The gates dropped and Ari was off like a shot, determined to make up for the previous race’s mishap. He had the leaders in sight until he lost momentum and tipped over in a sandy section. Ari recovered just in time to join me in about sixth place, and for a few laps we were holding our positions well. Angry Vespas swarmed everywhere, living up to their wasp name, and we were giving as good as we were getting. But with great speed comes great responsibility.
Midway through the race, motoring up one of the massive tabletops, Ari’s front wheel caught a particularly devious rut and sent him off course. He adjusted his body position and cursed, as is the standard technique, but it was no use. For the second time in two races he bailed out, watching his glowing orange Vespa sail off the track, this time tumbling end over end down the side of a jump and splashing into a muddy pond.
It was a messy end to an already dirty day. My luck turned, maybe in part to people’s weary bones sending them off the track or backwards, and I ended the final race in fourth place overall. Pendez battled for the overall victory all day, but was bested in the final race. Still, he and his posse were happy, and didn’t seem bothered that Ari had drowned his Vespa in brown water. In fact, we didn’t see anything but smiles in the paddock, even after a disgusting and demanding day on the track. Sem and Pendez brought us bowls of pasta and steaming stew, clapped us on the back, and invited us to drink beer with the rest of their crew.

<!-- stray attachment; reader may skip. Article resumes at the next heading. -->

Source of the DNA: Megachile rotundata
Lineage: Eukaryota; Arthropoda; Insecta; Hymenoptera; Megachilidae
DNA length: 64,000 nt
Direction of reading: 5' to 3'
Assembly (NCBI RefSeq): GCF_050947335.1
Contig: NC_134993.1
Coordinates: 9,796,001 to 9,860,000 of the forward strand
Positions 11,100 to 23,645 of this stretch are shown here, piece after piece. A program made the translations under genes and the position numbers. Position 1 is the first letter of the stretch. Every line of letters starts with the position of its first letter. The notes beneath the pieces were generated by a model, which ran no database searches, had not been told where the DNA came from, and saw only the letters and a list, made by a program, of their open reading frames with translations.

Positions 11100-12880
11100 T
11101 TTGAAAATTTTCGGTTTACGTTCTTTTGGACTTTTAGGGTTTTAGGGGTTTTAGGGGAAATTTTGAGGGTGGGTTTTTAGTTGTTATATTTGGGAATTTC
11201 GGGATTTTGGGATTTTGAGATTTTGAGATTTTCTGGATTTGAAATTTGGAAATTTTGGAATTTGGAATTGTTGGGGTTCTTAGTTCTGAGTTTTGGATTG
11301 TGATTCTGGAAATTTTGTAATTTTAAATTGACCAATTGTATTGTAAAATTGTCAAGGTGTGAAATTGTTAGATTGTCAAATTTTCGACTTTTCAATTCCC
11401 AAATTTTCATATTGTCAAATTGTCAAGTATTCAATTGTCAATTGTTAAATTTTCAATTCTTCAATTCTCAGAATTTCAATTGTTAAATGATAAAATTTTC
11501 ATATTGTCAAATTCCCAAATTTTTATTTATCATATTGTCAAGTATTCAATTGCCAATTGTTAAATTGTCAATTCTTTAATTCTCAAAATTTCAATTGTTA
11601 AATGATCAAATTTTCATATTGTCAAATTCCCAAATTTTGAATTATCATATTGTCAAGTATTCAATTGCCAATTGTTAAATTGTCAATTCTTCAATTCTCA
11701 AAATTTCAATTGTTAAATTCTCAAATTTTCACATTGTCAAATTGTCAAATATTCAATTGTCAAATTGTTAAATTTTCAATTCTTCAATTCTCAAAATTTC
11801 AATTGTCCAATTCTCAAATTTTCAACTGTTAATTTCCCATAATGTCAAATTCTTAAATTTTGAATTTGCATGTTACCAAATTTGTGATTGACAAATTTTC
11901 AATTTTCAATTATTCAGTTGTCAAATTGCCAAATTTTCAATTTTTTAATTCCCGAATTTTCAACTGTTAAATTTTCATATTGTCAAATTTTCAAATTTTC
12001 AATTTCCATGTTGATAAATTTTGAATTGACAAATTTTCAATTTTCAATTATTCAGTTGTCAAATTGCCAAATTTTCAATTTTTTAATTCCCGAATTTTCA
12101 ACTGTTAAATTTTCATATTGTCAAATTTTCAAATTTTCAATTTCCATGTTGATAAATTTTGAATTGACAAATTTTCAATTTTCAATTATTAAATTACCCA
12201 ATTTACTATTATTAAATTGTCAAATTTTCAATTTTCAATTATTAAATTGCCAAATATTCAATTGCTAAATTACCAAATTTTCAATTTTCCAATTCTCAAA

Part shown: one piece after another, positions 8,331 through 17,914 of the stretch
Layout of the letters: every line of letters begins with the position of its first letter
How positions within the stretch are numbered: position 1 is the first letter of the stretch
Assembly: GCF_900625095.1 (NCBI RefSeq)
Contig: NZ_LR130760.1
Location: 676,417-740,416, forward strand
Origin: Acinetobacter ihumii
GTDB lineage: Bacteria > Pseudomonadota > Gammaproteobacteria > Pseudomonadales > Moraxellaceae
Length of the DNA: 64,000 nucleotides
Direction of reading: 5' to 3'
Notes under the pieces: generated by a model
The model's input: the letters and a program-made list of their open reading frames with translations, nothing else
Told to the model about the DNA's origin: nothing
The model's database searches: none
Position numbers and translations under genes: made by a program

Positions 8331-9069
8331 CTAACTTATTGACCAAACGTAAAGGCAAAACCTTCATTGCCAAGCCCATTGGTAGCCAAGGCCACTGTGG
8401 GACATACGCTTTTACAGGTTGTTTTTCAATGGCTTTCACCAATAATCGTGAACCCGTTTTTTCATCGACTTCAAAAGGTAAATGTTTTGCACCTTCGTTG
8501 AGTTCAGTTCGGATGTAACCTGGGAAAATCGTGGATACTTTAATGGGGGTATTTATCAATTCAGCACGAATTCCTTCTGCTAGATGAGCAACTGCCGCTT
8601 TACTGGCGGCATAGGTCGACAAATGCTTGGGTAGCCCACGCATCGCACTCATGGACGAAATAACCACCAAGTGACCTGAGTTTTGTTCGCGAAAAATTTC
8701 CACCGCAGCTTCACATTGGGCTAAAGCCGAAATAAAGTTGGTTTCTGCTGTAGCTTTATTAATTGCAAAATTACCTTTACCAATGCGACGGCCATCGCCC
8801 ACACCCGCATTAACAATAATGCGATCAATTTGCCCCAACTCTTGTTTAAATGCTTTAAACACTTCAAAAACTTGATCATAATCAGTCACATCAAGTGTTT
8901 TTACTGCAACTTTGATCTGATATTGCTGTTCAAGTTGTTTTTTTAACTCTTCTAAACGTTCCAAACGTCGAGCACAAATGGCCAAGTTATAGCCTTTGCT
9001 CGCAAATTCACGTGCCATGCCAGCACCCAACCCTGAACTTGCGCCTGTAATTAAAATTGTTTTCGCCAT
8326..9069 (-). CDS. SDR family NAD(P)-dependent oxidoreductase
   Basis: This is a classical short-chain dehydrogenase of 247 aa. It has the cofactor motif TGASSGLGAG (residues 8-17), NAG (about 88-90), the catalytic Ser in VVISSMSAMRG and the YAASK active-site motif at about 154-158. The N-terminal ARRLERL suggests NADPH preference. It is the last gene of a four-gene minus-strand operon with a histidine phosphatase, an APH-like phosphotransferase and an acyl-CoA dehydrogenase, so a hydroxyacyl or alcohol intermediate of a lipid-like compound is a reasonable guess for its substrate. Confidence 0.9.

Somehow, racing hopped-up, vintage, two-stroke Vespas around a muddy motocross track with a flock of crazy Italians ended up being even more insane than it sounds. In the best possible way. The competition was fierce and the weather was terrible, but we dare you to find a group of people having more fun on two wheels, anywhere in the world.
Hopefully, next time you see a college student zipping around campus or Audrey Hepburn charming the pants off Gregory Peck, you’ll think about the muddy madness of VespaCross, and the potential little beast that lives inside every old Vespa. We sure will.